Caitlin Corcoran is a co-owner and general manager at Ça Va (pronounced “sah vah”), a Midwestern French bistro and champagne bar located in Kansas City, MO. Situated on the southern edge of Westport, the city’s entertainment hub that doubles as a hot spot for chef-driven restaurants and bars, Ça Va features an extensive collection of champagne and other top sparkling wines from across the globe. The intimate space has a full bar that also includes Prosecco on tap. Innovative champagne cocktails and culinary delights, including local caviar bites and unforgettable pomme frites from co-owner Chef Howard Hanna (of celebrated sister property The Rieger), round out the effervescent experience. Here Caitlin provides some insights on sparkling wines for the upcoming summer season – and more.
1) Tell us about your work at Ca Va. How did you get your start there?
I always wanted to work in wine especially champagne. I mean it’s the most fun wine, right? But you can’t just start there, especially if you’re underage. I moved from barista to bartender to wine/hospitality professional. Ça Va allowed me to begin my wine education with a very specific lens and grow from there. Currently, I am studying for the Certified Sommelier Exam, Level 2.
2) What do you hope to achieve there?
Our mission at Ça Va is “Champagne for the People.” We love enlightening people to the fact that delicious sparkling wine doesn’t have to break the bank and is meant to be enjoyed regularly – not just on New Year’s Eve and special occasions. During the summer months we host a series of causal wine patio parties. Our executive chef Howard Hanna takes the lead on a few and collaborates wither other chefs and restaurants for the rest. Ribs & Rosé is always one of my favorites. A new one we just added features an awesome hot dog restaurant, Leeway Franks, and grower champagne for Father’s Day.
3) What influences your choices when deciding which sparkling to place on the menu? How often are new items added/switched out?
Since we’re in a smaller market, a lot of farmer fizz (grower champagne) is highly allocated so it has always been our focus. That being said, we don’t just have every bottle of bubby available in Missouri. Naturally over time it’s developed into a more specific biodynamic, natural, organic viewpoint. This is not just limited to our sparkling selection, our still wine glass list has progressed in that direction way as well. Since we’ve opened three years ago, we’ve fought to get more and more bubbles available to Missouri even if it’s just a case or two. While we do check in with each dégorgement of the wines to ensure we still to want to carry it, our collection has grown on from under 100 bottles to over 150 when all is said and done.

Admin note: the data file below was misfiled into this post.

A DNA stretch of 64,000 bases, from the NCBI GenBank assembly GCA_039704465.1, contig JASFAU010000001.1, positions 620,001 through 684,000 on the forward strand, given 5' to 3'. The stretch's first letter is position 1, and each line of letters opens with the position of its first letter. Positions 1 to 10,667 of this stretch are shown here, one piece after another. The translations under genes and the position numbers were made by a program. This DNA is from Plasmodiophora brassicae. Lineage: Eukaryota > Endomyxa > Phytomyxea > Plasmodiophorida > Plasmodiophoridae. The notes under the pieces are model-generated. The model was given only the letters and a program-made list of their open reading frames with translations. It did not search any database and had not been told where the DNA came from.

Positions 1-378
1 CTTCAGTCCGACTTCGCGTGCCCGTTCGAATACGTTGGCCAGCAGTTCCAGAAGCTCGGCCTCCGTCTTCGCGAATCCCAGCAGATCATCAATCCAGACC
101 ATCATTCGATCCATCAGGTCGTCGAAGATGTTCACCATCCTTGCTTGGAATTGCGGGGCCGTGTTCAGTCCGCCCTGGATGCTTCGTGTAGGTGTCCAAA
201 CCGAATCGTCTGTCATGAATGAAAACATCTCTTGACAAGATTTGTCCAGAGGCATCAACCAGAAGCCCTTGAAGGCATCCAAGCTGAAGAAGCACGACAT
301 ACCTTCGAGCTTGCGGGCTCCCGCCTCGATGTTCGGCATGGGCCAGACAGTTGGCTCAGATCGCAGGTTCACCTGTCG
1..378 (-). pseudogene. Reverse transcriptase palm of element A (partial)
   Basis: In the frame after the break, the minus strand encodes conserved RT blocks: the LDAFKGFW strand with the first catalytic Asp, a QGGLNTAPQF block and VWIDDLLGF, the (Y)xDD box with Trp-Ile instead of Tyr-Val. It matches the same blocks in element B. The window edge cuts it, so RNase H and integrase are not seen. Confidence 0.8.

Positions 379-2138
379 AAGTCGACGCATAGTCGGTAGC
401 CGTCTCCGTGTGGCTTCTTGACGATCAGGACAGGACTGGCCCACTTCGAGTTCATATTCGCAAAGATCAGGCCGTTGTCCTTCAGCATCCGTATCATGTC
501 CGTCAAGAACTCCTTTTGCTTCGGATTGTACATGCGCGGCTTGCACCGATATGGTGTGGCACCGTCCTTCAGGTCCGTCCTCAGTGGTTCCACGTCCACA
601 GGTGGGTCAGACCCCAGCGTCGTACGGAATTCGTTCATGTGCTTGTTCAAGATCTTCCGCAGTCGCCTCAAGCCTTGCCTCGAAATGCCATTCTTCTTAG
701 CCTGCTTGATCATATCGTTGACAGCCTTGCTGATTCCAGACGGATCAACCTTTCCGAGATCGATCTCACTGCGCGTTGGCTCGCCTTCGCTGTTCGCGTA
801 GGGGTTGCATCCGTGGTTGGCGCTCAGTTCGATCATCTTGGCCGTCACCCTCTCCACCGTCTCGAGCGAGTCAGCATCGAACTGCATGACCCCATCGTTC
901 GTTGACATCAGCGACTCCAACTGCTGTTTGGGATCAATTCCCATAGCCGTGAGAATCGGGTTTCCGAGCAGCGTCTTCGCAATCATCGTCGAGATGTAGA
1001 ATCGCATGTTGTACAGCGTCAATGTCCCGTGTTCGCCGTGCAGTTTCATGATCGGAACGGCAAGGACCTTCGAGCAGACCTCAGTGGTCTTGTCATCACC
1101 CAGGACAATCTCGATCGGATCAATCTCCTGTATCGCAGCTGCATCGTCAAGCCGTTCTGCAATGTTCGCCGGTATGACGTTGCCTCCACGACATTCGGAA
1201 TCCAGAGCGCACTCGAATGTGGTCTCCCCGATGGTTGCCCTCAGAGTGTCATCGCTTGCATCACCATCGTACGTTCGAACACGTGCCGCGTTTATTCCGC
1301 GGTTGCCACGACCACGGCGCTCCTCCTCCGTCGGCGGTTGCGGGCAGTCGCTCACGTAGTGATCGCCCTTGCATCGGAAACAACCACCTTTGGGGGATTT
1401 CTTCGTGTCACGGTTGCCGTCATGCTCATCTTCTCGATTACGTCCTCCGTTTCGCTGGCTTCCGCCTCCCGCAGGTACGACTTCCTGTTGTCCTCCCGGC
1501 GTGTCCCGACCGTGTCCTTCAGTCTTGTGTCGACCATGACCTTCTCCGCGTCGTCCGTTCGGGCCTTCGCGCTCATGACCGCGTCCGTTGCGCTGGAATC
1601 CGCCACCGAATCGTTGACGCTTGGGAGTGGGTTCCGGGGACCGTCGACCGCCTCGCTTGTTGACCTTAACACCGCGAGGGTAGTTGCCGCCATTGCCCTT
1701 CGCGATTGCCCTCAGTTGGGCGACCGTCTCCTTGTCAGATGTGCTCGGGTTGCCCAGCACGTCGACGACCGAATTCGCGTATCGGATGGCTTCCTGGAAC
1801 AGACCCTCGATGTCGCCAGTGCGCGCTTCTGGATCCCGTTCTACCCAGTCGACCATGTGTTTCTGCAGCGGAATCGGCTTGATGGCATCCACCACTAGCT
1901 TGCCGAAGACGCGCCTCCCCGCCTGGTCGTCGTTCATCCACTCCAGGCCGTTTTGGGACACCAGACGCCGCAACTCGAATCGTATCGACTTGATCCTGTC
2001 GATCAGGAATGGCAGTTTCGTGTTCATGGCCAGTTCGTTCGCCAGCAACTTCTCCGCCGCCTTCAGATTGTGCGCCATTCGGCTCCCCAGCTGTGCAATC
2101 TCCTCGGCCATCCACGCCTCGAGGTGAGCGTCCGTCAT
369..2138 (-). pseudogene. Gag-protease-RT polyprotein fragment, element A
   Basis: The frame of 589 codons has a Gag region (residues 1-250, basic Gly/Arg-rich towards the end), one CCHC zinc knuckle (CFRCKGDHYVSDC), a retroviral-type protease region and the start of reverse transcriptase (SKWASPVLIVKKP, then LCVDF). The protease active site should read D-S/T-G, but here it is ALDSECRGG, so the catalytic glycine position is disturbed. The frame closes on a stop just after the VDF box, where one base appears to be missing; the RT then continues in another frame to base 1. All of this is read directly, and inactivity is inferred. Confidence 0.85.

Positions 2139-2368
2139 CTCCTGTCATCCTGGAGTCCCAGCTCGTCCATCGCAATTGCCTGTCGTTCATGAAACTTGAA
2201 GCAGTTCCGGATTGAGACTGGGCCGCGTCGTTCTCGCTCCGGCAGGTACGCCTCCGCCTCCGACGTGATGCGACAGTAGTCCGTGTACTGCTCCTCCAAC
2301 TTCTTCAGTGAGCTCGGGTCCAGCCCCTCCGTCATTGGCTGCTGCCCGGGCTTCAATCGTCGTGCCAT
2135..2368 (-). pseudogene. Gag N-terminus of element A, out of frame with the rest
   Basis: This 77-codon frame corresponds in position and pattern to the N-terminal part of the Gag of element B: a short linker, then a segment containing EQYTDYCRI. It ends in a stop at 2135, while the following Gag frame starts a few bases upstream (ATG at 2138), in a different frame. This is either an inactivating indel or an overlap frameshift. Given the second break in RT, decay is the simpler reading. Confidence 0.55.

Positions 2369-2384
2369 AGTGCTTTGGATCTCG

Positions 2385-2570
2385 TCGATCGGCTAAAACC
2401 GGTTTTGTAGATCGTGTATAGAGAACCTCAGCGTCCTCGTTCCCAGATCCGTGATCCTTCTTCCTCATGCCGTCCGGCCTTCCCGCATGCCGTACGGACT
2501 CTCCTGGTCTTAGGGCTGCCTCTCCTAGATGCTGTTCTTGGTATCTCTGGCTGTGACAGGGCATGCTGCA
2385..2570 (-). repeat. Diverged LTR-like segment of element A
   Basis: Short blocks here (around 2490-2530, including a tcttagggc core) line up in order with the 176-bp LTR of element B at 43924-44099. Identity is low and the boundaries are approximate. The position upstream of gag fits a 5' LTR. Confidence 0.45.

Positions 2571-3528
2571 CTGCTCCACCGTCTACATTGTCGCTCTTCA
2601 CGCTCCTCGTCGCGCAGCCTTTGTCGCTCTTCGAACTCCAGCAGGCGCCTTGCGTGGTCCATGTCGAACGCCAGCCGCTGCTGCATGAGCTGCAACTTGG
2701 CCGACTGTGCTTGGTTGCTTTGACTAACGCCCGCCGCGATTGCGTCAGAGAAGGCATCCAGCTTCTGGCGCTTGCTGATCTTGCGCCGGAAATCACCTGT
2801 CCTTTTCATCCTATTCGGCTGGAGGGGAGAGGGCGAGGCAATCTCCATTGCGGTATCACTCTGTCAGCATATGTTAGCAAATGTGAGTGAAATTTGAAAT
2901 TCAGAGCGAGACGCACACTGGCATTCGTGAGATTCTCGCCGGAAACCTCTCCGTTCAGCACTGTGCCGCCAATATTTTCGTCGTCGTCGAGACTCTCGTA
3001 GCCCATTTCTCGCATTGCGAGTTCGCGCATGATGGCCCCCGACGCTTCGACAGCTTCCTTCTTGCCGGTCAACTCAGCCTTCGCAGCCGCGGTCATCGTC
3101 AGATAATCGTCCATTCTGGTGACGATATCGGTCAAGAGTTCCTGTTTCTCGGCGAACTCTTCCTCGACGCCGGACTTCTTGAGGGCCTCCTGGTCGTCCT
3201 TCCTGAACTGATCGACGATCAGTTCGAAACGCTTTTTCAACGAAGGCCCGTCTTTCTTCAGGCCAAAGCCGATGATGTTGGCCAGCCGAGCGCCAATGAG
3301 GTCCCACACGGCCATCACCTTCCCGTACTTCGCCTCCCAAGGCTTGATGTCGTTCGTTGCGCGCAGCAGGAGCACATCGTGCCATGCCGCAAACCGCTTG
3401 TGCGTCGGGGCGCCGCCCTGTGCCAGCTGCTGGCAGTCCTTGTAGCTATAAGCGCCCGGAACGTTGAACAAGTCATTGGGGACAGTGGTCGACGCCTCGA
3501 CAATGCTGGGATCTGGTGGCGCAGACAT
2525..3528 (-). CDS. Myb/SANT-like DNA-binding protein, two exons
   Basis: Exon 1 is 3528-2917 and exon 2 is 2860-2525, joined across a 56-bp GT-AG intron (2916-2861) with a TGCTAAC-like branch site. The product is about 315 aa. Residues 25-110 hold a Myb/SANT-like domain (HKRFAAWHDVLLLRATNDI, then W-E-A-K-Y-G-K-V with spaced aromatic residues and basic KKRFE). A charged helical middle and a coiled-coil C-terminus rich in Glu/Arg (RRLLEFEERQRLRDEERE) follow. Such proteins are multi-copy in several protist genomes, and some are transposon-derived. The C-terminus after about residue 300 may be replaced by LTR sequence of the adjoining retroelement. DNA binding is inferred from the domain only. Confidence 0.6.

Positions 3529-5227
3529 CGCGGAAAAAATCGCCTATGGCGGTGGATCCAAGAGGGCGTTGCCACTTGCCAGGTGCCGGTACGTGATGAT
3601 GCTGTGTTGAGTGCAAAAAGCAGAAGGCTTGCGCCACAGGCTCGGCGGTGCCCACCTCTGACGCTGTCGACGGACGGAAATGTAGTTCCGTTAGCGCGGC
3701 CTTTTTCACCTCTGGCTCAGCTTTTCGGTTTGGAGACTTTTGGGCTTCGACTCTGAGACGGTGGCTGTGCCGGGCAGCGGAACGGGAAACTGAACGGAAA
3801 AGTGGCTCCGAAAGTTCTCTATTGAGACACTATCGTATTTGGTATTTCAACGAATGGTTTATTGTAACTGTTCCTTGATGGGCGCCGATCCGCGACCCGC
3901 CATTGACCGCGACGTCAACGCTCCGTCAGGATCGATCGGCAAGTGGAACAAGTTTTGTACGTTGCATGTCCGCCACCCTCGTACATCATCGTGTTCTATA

4) What are some of your favorite food & sparkling wine pairings, and what’s one of the more unique ones you have experienced?
Pomme frites and champagne. KC burnt ends with rosé. Specifically for me right now, this Austrian Pet Nat – short for Petillant Natural (Natural Sparkling Wine) – Franz Strohmeier Schilcher Frizzante from Jenny & François Selections is a favorite for me.
5) Summer is almost upon us. What are some of your favorite sparkling wine recommendations for the season? Any tips for service and storage?
I’ve been really getting excited about West Coast sparkling. There are some fun wines coming out of California and Oregon, especially Sh’Bubbles Sparkling Rosé from Bedrock Wine Co., Alloy Wine Works Methode Aluminum (funky Chardonnay in a can), and Rex Hill Grande Cuvée Brut Sparkling (we are the only place besides the tasting room pouring this). I am also a huge fan of Prosecco Superiore DOCG wines. They are an excellent representation of the winemakers and terroir. We have one on our list in particular, Villa Sandi Valdobbiadene Prosecco DOCG, that’s a great example of the region’s high quality.
For service and storage, I’m really loving the growing number of sparkling cans options for summer time. They are great for loading the cooler up and heading to a park, to tailgate, and for barbecues. Definitely with open bottles keep on ice (especially in the sun). You don’t want that bottle of wine to become a loaded weapon.